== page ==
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Graduate Institute of Applied Linguistics and SIL International

Two distinct negation markers compete in Malay/Indonesian verbal clauses. I argue that one (also used to negate nominal predicates) is a marker of ‘external’ (sentential) negation, while the other is a marker of ‘internal’ (predicate) negation. This contrast is demonstrated by striking dif- ferences in syntactic distribution and scopal properties. In verbal clauses the marker of predicate negation is the default, while the marker of sentential negation is allowed only in certain pragmat- ically determined contexts. These contexts include: (i) contrastive sentences, (ii) marked narrow focus, and (iii) metalinguistic negation. External negation in Malay is restricted to ‘root clauses’; I suggest that this is due to its echoic character.*

Keywords: negation, metalinguistic negation, contrastive negation, focus, presupposition, main clause phenomena

1. Negation in verbal clauses. A number of authors, including Gazdar (1979:65–66), Levinson (1983:201), and Horn (1989:366), have stated that no lan- guage, so far as we know, lexicalizes the distinction between external and internal nega-

tion. 1 In this article I argue, on the basis of syntactic distribution and semantic scope, that the contrast is lexicalized in Malay/Indonesian. 2 I also present evidence showing that external negation in Malay is a main clause phenomenon in the sense of Green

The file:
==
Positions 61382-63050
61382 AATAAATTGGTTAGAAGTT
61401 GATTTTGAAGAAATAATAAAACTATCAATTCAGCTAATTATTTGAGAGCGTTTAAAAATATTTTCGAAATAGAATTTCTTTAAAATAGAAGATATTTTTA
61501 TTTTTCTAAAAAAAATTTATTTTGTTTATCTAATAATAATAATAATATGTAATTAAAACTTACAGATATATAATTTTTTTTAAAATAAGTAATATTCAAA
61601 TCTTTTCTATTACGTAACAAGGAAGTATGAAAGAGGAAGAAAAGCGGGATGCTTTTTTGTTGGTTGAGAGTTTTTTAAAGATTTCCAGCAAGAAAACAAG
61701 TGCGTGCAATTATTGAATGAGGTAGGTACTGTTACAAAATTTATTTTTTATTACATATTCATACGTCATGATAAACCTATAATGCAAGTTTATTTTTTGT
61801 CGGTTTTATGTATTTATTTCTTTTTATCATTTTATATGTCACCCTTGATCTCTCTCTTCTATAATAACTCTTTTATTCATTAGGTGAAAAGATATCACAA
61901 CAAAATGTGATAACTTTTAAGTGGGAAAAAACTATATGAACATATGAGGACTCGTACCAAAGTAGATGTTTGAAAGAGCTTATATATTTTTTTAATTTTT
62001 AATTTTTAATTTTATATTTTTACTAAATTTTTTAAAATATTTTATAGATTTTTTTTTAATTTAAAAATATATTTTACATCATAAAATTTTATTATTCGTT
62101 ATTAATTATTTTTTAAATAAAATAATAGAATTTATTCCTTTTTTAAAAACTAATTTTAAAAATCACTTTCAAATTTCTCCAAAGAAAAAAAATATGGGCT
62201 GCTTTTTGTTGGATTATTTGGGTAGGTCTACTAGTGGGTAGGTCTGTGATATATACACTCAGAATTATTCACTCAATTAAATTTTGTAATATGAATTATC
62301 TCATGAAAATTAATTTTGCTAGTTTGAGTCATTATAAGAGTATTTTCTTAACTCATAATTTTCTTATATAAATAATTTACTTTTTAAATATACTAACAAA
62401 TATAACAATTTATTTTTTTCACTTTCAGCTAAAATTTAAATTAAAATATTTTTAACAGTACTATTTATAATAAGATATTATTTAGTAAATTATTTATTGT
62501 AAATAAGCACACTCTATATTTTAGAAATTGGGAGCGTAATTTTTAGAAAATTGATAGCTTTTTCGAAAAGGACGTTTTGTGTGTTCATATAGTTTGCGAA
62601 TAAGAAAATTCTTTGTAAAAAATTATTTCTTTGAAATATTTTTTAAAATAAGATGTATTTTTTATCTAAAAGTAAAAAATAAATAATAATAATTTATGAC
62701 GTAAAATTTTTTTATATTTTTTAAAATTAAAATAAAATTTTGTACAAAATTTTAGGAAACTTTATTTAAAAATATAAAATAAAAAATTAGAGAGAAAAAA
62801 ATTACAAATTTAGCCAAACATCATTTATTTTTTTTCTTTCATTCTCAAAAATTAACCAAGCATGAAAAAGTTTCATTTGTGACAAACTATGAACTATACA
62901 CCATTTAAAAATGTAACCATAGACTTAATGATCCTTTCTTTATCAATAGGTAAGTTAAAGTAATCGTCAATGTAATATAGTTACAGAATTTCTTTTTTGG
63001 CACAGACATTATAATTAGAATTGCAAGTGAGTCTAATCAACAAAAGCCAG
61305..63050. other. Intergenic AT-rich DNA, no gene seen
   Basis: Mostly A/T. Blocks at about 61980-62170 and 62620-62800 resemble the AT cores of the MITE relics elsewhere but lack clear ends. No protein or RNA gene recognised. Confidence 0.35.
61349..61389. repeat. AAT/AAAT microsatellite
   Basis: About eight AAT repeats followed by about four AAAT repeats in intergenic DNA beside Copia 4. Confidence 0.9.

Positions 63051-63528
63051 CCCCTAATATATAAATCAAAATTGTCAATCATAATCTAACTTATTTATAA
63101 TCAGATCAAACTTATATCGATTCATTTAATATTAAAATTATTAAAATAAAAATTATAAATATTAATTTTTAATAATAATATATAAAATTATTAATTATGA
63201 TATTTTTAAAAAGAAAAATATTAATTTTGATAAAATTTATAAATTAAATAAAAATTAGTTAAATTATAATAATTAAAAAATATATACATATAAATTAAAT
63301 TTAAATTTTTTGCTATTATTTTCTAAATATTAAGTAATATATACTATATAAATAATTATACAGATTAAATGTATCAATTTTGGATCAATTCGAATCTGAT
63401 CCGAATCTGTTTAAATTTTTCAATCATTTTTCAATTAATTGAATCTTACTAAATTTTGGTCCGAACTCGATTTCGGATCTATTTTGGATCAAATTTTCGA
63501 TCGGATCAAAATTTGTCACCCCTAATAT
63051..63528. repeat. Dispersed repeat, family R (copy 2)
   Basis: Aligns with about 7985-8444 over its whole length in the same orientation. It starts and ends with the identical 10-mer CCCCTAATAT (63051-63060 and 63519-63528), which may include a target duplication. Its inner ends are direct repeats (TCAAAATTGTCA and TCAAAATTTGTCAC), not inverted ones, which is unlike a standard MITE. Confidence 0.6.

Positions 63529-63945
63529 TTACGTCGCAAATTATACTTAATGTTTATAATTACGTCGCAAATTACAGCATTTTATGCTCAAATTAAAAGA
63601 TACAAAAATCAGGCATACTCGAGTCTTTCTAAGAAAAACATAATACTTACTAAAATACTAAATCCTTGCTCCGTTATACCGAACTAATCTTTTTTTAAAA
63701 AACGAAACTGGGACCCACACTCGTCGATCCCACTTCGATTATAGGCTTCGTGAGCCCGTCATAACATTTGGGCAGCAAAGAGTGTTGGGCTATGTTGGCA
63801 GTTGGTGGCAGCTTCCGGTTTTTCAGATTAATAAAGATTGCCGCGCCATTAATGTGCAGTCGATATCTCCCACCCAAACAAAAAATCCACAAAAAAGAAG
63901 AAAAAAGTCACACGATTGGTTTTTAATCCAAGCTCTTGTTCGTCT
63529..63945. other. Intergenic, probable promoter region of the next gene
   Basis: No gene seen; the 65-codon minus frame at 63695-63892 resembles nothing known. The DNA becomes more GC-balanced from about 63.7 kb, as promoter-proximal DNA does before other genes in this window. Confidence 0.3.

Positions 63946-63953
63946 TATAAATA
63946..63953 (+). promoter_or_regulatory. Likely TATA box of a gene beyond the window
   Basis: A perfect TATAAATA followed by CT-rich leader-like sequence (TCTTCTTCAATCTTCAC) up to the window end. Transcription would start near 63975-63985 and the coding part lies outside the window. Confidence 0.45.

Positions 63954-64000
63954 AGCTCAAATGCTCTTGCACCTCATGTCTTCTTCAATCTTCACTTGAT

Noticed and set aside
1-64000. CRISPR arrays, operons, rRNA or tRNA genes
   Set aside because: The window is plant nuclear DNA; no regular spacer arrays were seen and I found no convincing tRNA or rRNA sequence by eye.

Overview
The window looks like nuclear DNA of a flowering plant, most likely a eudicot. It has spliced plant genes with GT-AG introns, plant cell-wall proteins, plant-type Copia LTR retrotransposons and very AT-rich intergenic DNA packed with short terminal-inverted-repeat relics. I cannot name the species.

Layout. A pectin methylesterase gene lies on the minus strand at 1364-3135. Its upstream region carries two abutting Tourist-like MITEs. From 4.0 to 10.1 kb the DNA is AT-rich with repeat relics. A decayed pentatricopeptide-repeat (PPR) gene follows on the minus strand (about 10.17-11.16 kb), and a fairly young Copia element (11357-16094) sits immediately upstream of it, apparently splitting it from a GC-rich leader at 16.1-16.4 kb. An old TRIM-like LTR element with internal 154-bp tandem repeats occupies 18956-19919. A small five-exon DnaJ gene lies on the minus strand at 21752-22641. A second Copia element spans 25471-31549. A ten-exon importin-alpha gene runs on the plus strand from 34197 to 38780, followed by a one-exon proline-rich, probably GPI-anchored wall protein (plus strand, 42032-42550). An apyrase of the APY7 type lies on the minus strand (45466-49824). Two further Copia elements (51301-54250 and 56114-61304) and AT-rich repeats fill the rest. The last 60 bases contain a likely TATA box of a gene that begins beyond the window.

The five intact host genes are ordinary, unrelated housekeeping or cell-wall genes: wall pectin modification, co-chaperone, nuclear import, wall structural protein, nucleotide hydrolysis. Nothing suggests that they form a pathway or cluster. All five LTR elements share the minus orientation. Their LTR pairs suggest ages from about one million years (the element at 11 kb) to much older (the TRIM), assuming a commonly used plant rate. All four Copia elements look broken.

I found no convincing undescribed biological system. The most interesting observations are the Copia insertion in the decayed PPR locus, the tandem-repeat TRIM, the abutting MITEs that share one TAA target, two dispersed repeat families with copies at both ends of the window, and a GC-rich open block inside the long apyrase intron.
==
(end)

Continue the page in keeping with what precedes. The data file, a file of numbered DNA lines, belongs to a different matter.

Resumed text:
We begin with a long-standing descriptive puzzle in Malay grammar concerning the choice of negation marker in verbal clauses. Malay employs two different markers for clausal negation. 3 The standard negation marker tidak is used when the predicate is ver- bal (1a) or adjectival (1b), and with most predicative PPs (1c). The special negation marker bukan is used when the predicate is nominal, as in 1d. In certain kinds of con- texts, however, bukan can also be used to negate verbal clauses, as in 1e. The puzzle is, how should these contexts be characterized? 4

(1) a. Mereka tidak menolong kami. 3pl neg help 1pl.excl ‘They didn’t help us.’

(Sneddon 1996:195)


Saya tidak lapar. 1sg neg hungry ‘I am not hungry.’

(Sudaryono 1993:88)

* I would like to thank the following people for helpful comments on earlier versions of this article: René van den Berg, Michael Boutin, Adrian Clynes, Greg Carlson, Josh Jensen, Jason Merchant, and three anony- mous referees. Special thanks are due to Greg Carlson as editor for his patience and perseverance.

1 Dik (1997:176) is slightly more cautious, observing that ‘most languages do not seem to have segmental [including lexical—PRK] means for distinguishing propositional and predicational negation’ (see also n. 7).

2 For the most part, I do not distinguish in this article between Malay and Indonesian, but consider them to be varieties of a single language. I deal primarily with the standard forms, Bahasa Malaysia and Bahasa Indonesia, and I have found few differences between these varieties that are relevant to the issues discussed here.

3 A third marker, jangan, is used primarily in negative commands. It can also be used in certain kinds of subordinate clause; see also n. 59.